04 Mar The OTP Should Have Appealed the Palestine Decision
As readers no doubt know, Fatou Bensouda announced yesterday that the OTP is opening a formal investigation into the situation in Palestine. Doing so was a foregone conclusion, given the Pre-Trial Chamber’s recent decision that the ICC has jurisdiction over crimes committed in Gaza, the West Bank, and East Jerusalem. Regardless, even if the bulk of the work will fall to her successor, Karim Khan, Bensouda deserves credit for not being cowed by Israel’s ridiculous allegations of anti-semitism or by the US’s indefensible sanctions against her, which the Biden administration — to its great shame — has yet to remove.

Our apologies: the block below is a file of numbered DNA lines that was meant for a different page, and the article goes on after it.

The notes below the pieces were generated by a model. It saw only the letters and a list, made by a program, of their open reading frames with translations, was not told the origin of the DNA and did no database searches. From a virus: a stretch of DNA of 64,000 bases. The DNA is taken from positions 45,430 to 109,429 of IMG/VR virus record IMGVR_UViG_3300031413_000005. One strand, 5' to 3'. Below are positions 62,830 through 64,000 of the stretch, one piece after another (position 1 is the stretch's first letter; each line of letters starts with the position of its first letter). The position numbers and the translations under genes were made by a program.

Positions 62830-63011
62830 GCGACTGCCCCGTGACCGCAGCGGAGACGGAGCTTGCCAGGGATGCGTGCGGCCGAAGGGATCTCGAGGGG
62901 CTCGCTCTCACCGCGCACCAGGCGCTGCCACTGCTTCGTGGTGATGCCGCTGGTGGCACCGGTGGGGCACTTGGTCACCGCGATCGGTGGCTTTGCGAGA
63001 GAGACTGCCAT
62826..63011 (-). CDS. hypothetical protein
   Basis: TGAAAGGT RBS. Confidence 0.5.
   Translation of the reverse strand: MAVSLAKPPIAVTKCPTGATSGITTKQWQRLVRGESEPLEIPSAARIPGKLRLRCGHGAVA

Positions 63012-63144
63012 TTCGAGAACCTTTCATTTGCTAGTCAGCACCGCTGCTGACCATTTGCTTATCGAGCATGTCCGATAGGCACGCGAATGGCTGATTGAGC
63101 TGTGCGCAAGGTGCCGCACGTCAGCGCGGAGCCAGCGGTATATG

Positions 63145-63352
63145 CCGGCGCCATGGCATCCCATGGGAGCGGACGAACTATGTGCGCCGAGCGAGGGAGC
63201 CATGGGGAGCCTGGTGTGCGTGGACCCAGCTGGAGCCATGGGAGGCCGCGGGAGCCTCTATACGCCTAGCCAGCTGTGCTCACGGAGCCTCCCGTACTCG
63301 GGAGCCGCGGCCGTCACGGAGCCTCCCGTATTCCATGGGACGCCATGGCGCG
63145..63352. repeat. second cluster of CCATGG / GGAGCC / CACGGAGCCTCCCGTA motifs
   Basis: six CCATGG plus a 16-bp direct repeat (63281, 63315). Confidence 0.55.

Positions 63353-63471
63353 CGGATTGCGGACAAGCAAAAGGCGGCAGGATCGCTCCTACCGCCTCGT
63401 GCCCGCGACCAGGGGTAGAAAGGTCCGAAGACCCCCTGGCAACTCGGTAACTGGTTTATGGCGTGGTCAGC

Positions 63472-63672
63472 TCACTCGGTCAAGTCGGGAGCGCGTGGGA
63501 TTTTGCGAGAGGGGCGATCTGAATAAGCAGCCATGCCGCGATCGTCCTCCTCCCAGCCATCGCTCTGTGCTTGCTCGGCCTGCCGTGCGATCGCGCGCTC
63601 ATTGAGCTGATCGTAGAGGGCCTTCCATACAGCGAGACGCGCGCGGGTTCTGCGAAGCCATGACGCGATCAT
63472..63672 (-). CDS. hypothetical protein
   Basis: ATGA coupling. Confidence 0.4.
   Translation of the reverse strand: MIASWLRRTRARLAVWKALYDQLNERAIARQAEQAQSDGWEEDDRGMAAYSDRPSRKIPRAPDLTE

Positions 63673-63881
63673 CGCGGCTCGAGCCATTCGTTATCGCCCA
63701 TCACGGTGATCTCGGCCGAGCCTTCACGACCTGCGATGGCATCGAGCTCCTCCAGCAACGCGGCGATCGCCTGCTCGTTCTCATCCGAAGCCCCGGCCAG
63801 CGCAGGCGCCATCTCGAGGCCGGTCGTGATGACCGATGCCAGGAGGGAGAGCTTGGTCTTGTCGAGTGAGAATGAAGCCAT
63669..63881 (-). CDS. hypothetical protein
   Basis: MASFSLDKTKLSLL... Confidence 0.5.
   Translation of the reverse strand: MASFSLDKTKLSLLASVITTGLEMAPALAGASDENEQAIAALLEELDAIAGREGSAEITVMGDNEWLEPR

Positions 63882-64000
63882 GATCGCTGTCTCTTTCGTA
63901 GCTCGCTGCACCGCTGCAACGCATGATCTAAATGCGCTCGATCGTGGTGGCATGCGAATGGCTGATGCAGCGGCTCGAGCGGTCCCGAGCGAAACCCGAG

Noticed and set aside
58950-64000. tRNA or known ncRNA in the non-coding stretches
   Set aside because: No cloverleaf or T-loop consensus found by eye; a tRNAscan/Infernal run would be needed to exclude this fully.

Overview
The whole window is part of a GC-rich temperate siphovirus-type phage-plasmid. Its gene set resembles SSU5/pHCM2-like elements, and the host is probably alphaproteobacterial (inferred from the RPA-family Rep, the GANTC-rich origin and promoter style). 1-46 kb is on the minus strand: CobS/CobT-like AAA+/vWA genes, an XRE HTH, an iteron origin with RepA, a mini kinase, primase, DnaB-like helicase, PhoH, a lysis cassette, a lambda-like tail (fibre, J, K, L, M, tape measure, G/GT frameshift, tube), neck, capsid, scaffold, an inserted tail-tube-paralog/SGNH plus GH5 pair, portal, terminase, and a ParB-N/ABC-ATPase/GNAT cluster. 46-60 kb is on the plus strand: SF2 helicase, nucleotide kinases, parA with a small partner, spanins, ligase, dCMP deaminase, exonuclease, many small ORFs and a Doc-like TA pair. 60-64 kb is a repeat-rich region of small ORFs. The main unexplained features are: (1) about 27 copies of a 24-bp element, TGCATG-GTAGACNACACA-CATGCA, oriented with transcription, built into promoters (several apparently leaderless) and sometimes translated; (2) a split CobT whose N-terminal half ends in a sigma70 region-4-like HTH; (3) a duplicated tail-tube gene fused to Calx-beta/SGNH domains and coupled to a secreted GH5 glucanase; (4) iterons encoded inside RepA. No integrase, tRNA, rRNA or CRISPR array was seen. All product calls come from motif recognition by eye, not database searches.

All that said, I still believe the OTP should have appealed the PTC’s decision to the Appeals Chamber before opening the investigation.
“But Kevin,” I hear you muttering, “the OTP won! Why would the OTP appeal?”
I take the point. But consider this: the OTP didn’t need to ask the Pre-Trial Chamber (PTC) for a jurisdictional ruling in the first place. It could simply have opened the investigation and waited for a suspect to raise the jurisdictional issue when faced with an arrest warrant. Indeed, a number of scholars — including me and Patryk Labuda — have suggested the OTP should have done exactly that.
The OTP obviously disagreed. Here is why, according to the OTP’s request to the PTC: